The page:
The Critical SEO Pillars Every Business Needs with Damon Burton | Araxam

Have you ever wondered what it was like to launch a business during the Great Recession?  Have you ever had to navigate the challenges of working with clients? How are your experiences in SEO from an agency perspective similar or different than your peers in the industry?

In this episode, Chris and Ryan talk with Damon Burton, a leading authority in search engine optimization (SEO), and he is going to offer his critical SEO pillars that every business needs to follow in order to succeed.

Damon Burton,
Damon Burton

Today’s guest is Damon Burton. He’s the founder of SEO National, a regular contributor on Forbes and the author of “Outrank: Your Guide to Making More Online by Showing Up Higher on Search Engines and Outranking Your Competition.”

Here are some of the podcast episode highlights:

Chris Casale: [00:20:25] Has anything surprised you with the shift with COVID-19 and coronavirus that you mentioned? You know, obviously clients are searching for exposure. I think that’s probably true at any point in time. But is there anything you’re seeing slightly different now compared to 3- months or 6- months ago? 

Damon Burton: [00:20:40] Not so much. I think I’m a little biased in simply because the types of clients we deal with, like I was touching on just a moment ago, most of the time that somebody engages us, they we’ve already established some sort of trusting relationship through an external piece of content or referral or they’ve been following something we post online. 

What are some of the SEO tools you use to collect data and measure?

Chris Casale: [00:09:52] So generally, we don’t like to spend a lot of time on the podcast talking about tools because we feel like the SEO industry in particular is so saturated with them. But at the same time, we spend a lot of time talking about the importance of data and measuring. So you talked about, you know, starting with Webalizer. What are the tools that you’re primarily using? Is it mostly free stuff like Google Analytics or are there other things that you work in there to help track and measure that performance over time? [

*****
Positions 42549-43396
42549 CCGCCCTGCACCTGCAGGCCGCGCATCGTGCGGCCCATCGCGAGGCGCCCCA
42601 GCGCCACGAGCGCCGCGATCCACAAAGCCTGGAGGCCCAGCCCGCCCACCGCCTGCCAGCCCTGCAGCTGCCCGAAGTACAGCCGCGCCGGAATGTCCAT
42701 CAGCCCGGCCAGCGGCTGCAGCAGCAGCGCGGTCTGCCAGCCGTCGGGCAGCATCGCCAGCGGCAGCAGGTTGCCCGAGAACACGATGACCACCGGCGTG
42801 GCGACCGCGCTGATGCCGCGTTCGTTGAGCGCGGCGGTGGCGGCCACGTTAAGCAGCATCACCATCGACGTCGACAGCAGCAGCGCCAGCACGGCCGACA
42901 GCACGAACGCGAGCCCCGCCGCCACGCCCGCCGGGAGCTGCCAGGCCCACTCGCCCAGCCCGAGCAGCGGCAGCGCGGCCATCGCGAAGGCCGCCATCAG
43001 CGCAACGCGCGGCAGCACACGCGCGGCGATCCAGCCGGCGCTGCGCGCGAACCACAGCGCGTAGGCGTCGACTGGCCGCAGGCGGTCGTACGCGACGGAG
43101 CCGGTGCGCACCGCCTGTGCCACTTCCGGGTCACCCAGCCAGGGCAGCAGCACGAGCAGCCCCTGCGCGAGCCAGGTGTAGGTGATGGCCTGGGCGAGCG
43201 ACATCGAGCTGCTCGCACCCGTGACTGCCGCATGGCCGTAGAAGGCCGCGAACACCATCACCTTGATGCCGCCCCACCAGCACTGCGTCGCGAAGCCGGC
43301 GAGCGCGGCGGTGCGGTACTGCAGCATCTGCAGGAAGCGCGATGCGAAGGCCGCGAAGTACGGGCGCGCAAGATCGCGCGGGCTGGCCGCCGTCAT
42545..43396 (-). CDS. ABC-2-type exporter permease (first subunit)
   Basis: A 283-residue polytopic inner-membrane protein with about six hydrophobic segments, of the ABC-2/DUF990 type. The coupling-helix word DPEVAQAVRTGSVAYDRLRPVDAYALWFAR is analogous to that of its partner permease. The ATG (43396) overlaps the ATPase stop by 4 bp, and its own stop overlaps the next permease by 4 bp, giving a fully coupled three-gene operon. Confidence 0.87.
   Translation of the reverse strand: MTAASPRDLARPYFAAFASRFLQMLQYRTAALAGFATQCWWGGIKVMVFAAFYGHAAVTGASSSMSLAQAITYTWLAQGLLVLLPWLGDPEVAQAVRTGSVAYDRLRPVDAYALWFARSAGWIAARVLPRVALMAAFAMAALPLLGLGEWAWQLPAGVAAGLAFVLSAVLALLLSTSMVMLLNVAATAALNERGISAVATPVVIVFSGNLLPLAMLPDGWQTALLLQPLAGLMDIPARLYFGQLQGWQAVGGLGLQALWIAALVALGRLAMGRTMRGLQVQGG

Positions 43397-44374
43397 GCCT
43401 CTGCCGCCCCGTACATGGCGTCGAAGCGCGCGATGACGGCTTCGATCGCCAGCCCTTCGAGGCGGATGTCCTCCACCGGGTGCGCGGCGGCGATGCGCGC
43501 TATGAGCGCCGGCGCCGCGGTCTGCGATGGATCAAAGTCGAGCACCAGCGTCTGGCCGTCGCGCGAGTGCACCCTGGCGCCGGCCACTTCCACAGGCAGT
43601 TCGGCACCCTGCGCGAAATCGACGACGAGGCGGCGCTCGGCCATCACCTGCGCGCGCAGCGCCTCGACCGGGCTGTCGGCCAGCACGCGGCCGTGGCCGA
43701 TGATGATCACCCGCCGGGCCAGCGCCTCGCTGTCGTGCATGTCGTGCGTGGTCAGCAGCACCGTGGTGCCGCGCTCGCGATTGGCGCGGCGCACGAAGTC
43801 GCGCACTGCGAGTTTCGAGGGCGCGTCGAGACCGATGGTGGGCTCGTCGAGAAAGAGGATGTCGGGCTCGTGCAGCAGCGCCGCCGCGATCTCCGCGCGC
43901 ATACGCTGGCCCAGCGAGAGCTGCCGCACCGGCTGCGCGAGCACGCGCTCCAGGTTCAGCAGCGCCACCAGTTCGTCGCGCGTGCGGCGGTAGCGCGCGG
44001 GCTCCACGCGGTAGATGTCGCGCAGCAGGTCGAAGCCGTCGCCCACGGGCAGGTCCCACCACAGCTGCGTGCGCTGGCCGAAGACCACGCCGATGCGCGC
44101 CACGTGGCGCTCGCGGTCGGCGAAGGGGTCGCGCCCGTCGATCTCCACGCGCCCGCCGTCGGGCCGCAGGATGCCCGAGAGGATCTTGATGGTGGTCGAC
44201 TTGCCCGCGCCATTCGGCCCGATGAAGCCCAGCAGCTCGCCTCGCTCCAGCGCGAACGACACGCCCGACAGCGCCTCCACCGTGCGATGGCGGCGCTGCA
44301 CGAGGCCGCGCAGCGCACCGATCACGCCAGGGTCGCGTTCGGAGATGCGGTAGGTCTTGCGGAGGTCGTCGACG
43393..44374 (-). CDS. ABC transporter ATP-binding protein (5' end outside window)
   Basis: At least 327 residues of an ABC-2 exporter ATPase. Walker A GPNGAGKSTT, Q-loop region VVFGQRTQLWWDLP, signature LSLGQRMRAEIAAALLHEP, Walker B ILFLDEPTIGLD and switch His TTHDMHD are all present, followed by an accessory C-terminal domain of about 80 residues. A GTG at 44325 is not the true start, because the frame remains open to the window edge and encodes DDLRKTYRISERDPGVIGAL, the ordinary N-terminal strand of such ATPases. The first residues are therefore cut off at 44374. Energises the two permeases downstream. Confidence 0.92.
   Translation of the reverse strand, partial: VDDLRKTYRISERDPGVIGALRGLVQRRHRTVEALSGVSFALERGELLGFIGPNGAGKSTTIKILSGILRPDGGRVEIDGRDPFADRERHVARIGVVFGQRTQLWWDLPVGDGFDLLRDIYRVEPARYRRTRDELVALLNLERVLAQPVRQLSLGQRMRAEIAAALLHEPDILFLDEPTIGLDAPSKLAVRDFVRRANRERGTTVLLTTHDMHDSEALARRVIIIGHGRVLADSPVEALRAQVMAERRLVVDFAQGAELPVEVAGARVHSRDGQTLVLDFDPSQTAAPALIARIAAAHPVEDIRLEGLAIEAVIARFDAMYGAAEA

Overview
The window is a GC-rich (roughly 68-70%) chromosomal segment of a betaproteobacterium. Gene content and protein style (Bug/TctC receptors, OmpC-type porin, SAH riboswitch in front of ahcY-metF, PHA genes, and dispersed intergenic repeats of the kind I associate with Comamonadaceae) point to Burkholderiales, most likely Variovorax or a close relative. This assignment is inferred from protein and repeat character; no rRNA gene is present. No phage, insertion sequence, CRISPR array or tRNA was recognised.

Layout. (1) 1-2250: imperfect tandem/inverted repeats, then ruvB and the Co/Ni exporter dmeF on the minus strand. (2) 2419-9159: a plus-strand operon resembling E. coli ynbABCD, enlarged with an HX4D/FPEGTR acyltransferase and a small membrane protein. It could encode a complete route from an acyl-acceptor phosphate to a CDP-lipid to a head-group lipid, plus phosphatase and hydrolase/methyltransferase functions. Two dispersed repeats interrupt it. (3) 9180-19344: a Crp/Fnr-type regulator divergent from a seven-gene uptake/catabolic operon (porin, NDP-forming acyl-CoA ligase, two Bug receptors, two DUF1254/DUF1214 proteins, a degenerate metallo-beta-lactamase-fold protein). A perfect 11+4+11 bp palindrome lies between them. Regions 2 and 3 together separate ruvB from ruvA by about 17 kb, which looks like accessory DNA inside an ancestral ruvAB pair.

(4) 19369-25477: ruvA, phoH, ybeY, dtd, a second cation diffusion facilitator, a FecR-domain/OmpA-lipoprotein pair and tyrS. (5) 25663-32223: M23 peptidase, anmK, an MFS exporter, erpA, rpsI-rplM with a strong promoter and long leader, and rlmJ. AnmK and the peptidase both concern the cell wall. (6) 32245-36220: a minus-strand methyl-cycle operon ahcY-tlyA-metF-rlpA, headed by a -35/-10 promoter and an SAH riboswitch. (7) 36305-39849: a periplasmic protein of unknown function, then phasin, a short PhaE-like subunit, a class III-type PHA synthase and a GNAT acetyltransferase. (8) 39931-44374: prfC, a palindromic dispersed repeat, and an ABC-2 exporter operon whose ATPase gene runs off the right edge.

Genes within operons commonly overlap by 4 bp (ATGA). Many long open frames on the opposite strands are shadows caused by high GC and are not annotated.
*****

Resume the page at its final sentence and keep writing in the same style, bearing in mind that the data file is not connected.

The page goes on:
Damon Burton: [00:10:16] On just the performance, yeah, it’s pretty standard stuff. It’s it’s a combination of analytics and then a ring tracking software. We use a lot of other software. We use way more tools while we’re, you know, quote unquote in the battlefield. So when we’re doing these things, there’s a lot of other tools. We use this strictly for measuring progress. It boils down to rankings and sales and traffic and analytics. 

Chris Casale: [00:10:40] So are there specific tools that you use for that? I know I mentioned analytics, but, you know, some of the ones that Ryan always talks about, his Moz and SEMRush I’m just trying to get an idea of how you’re looking at those page rankings. 

Damon Burton: [00:10:51] Specific rankings we use a tool called Rank Tracker by Website Auditor, or excuse me, by link assistant. So the authors called LinkAssistant, but they have a it’s called SEO PowerSuite. So they have a suite of tools and within that we’ll use Rank Tracker. So we actually use two reports for rank tracking. Rank Tracker is the one that we’ll use for On-Demand reports if we need just a quick peek into something. But then the reoccurring rankings that we look at are we use a tool called AWR. And so AWR is very similar to something like SEMRush, where it just automates its cloud based and we’ll just pull the data on a scheduled recurring basis.